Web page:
No end in sight for debate on American cap on borrowing

US Congress

The US Congress remained dangerously split today in the face of an unprecedented American default on its debt in just six days, as Republicans clashed with Democrats - and with each other - over raising the federal cap on borrowing.

World stock markets watched nervously for a feared downgrade of the United States triple-A bond rating, shedding value across the board.

The political and fiscal turmoil embroiling Washington - brought on by the striking ascension of a block of newly elected members of the House who are beholden to the low-tax, small-government Tea Party wing of the Republican party - could show the US economy back into recession or worse if Congress cannot agree on the normally routine issue of raising the American debt limit by Tuesday.

So far, all efforts at compromise among the Republican-controlled House, the Democratic-run Senate and President Barack Obama have failed, raising the level of partisan acrimony.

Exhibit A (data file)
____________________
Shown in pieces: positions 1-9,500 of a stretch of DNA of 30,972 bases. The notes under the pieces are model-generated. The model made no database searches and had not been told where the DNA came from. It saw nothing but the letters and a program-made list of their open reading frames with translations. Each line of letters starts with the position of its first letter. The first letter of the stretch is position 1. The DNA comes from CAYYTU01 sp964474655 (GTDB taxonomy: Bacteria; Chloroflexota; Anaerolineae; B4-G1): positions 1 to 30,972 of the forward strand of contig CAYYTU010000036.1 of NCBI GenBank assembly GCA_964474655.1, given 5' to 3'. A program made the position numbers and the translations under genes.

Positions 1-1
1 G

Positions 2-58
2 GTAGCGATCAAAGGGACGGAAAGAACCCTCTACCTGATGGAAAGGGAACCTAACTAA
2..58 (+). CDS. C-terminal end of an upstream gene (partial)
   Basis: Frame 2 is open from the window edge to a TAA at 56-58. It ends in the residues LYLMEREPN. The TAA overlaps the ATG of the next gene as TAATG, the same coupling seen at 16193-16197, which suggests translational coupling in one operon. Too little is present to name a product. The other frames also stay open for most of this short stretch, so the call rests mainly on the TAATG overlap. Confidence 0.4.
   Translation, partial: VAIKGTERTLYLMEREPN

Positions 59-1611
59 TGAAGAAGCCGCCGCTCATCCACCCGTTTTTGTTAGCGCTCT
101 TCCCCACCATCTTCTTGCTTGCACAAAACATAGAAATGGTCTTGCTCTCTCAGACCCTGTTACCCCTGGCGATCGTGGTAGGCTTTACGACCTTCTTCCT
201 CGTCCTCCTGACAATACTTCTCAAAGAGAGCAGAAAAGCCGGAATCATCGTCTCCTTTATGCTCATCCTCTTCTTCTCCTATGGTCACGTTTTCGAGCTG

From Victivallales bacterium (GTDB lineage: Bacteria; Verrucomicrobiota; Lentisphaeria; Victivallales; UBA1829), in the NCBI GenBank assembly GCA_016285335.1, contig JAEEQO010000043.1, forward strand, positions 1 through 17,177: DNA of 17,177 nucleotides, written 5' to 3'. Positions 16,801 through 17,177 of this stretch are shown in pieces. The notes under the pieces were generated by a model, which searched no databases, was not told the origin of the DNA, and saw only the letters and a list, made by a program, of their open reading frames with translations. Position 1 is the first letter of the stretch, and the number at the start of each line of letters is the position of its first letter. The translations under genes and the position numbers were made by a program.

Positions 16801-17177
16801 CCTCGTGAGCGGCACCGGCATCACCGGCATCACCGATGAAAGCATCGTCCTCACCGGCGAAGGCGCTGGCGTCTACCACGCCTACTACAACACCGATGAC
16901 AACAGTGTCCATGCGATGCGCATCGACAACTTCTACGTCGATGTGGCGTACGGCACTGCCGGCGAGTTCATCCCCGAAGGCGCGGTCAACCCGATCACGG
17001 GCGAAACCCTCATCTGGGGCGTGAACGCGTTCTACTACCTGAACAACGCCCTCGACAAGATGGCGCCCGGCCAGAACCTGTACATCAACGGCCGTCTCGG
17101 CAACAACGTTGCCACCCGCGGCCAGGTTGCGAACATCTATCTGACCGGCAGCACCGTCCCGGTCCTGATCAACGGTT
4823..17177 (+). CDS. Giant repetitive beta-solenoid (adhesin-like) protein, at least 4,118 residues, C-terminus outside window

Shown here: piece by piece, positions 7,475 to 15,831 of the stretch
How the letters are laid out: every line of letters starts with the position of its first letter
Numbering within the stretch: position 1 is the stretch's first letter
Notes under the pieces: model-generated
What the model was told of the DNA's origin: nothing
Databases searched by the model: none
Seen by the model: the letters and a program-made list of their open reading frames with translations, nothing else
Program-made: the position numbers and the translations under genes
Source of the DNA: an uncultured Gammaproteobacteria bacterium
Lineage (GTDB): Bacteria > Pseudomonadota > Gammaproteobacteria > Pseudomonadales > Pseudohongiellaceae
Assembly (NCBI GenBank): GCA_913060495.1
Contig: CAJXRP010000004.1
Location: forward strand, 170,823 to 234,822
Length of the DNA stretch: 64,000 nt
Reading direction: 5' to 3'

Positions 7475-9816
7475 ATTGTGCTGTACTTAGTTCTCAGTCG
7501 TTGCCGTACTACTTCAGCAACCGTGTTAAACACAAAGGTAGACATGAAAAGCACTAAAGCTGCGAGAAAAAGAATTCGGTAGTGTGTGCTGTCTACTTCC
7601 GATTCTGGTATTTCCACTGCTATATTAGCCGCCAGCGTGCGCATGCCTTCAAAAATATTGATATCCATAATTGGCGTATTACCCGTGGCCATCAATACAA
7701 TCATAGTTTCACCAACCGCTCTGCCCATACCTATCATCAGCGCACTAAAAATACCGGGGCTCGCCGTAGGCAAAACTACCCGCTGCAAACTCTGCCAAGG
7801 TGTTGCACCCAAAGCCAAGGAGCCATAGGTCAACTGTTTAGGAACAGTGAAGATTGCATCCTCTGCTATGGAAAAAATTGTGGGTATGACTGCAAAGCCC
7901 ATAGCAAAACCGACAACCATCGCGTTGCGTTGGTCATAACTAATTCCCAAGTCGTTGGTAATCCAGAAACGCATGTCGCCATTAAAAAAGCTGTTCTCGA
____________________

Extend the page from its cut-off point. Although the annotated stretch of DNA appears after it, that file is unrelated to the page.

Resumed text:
House Speaker John Boehner, a Republican, was forced to postpone a floor vote on his plan after non-partisan congressional budget office said the proposal would cut spending less than advertised.

Mr Boehner is struggling, unsuccessfully so far, to mend the rift between more mainstream House Republicans and the tea party block that is demanding deeper spending cuts to accompany a short-term, nearly one trillion dollar increase in the government's borrowing cap.

Many of the increasingly powerful Tea Party group said they would not support their speaker's position.

Unless he can bring the situation under control, Mr Boehner risks losing leverage in his dealing with President Obama and Democrats controlling the Senate.

Without an infusion of borrowed money, the government faces an unprecedented default on US loans and obligations.

The threatened downgrade by credit monitoring agencies of the United States' gold-plated AAA rating absent a solution to the US debt and borrowing crisis is predicted to add hugely to interest payments to the already ballooning American debt.

That would raise interest rates for Americans seeking home mortgages and loans and force up the cost of credit card debt.

While Mr Boehner searched for votes in favour of his plan among House Republicans, some Americans seemed to edge closer to the notion that the August 2 deadline might pass without a solution.


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